Colombia President Juan Manuel Santos is reportedly considering declaring a national emergency to prevent Congress from sinking an ongoing peace process.
A state of emergency would give the president the necessary powers to ratify the transitional justice system and a political reform that has been stuck in Congress.
Several debates have already been suspended after more than half of the country’s senators simply failed to appear at work.
Media call it blackmail
According to newspaper El Espectador, many of the absent lawmakers are blackmailing the government, demanding investment in their districts in exchange for their support for the peace process.
This legislative “blackmail” has been a common occurrence ahead of elections in the past. Never before, however, did it go as far as threatening to sink a peace process.
What Colombia’s mainstream media say
They have resorted to de facto blackmail to get positions and investments for “politics” in the regions.
Each congressman has a salary of 29,814,275 pesos ($9,800), enough for him to go to work at least twice a week to debate and — if he does not agree — vote negatively on the projects that are debated in both Senate and House, but not to use his absence to threaten another branch of public power that, in theory, is independent.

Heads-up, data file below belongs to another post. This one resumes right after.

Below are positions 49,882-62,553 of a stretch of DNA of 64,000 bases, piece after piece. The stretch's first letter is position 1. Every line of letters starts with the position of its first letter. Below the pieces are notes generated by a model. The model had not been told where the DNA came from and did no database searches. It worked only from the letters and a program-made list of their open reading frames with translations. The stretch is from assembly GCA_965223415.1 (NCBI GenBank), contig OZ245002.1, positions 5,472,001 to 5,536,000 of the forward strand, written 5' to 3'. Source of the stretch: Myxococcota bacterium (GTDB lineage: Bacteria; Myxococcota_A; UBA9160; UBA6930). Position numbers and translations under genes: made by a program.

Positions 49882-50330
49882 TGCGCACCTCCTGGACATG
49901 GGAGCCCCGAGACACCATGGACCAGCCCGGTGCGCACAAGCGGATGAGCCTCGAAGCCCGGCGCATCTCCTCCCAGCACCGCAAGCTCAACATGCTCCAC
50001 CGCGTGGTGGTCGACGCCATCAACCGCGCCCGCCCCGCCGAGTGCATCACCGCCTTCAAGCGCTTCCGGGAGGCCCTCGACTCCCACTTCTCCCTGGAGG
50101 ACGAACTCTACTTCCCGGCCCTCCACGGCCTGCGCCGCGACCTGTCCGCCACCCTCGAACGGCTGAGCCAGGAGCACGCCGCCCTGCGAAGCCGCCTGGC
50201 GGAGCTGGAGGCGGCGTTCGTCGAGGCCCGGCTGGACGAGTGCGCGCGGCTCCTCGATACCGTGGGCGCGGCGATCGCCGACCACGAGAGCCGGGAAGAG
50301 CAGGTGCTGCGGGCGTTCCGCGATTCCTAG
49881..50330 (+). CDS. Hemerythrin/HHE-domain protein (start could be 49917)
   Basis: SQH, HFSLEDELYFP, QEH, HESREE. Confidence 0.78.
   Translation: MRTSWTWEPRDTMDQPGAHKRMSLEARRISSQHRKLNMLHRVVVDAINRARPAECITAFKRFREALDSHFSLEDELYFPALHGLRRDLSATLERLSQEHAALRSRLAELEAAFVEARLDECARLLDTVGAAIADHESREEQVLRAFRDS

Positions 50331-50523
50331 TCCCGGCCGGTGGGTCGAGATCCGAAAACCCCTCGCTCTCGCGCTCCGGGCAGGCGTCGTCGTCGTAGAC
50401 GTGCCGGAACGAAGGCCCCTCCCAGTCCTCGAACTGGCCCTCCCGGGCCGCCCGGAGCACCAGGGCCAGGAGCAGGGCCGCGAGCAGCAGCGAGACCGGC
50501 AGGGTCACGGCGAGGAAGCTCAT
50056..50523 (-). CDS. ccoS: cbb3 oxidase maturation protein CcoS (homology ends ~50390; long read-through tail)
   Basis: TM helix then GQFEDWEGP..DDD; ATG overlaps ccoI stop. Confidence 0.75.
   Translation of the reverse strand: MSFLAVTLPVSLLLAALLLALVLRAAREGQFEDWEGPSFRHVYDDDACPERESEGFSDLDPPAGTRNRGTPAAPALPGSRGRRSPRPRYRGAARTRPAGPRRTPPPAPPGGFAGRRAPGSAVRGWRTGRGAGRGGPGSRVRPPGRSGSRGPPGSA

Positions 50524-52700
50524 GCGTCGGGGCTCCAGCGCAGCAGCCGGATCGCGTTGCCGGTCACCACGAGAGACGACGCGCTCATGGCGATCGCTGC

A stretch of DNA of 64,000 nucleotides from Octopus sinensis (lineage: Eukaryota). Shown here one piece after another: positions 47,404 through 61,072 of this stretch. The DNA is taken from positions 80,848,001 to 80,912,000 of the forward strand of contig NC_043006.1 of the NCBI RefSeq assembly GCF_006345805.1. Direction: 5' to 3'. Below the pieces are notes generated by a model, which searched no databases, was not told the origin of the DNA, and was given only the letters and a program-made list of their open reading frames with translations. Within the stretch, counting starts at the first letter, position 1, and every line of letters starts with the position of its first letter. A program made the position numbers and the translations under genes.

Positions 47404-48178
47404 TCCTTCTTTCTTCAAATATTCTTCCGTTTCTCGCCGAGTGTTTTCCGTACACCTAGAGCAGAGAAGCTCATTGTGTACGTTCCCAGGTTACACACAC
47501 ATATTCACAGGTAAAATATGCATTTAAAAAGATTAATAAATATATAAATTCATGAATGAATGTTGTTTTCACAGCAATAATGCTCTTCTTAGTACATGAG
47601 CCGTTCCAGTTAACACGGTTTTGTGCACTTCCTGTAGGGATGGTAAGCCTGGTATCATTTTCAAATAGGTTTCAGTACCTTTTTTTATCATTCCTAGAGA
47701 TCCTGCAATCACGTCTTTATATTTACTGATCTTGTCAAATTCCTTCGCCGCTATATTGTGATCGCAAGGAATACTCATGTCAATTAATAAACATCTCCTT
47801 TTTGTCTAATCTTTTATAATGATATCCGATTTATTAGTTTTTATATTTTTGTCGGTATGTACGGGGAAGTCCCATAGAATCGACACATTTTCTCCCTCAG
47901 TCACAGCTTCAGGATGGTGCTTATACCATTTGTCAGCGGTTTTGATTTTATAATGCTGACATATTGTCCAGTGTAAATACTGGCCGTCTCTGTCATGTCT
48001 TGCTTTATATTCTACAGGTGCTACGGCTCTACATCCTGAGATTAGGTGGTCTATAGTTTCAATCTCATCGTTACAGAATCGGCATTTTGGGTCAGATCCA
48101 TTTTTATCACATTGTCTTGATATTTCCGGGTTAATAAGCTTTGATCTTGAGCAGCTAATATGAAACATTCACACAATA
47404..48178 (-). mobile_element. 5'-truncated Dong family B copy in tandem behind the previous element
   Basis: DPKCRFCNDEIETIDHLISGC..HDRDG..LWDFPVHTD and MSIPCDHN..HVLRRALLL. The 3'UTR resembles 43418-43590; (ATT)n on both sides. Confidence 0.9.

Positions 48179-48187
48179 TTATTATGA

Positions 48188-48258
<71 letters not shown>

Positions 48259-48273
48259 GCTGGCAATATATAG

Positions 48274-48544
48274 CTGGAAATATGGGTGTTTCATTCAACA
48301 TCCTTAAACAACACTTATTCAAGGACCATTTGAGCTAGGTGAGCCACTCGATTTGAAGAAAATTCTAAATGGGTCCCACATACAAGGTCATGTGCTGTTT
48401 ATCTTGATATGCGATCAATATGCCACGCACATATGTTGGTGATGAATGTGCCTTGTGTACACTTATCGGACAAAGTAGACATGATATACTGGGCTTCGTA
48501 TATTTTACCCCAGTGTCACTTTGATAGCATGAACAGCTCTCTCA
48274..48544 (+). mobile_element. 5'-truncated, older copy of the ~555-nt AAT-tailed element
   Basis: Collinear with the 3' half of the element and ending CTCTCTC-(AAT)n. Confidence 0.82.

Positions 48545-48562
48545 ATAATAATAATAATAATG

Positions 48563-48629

Congress playing with fire
The consequences of Congress’ failures to attend sessions are potentially catastrophic and could reignite the country’s 53-year-old armed conflict.
Tens of thousands of farmers and indigenous Colombians have already taken to the street to demand the state comply with the peace deal made with FARC guerrillas a year ago.
Many hundreds of former FARC combatants have already left reintegration camps where in some cases food has run out. Hundreds of former FARC guerrillas have reportedly rearmed as they lost confidence in the process.
The ongoing crisis in Bogota may be particularly embarrassing because of the international attention, but it is nothing new.
Particularly ahead of elections, using congressional votes as leverage to blackmail the government has become custom; lawmakers have used this method to inflate their political power for decades.
Congress’ dysfunctionality has become a greater threat to the peace process than legitimate opposition from the country’s hard right.
The two parties, however, do not have enough seats to block the bills.
The lawmakers of these parties are allegedly prioritizing their portion of the “marmalade” over the legislative agenda without being driven by ideological motives.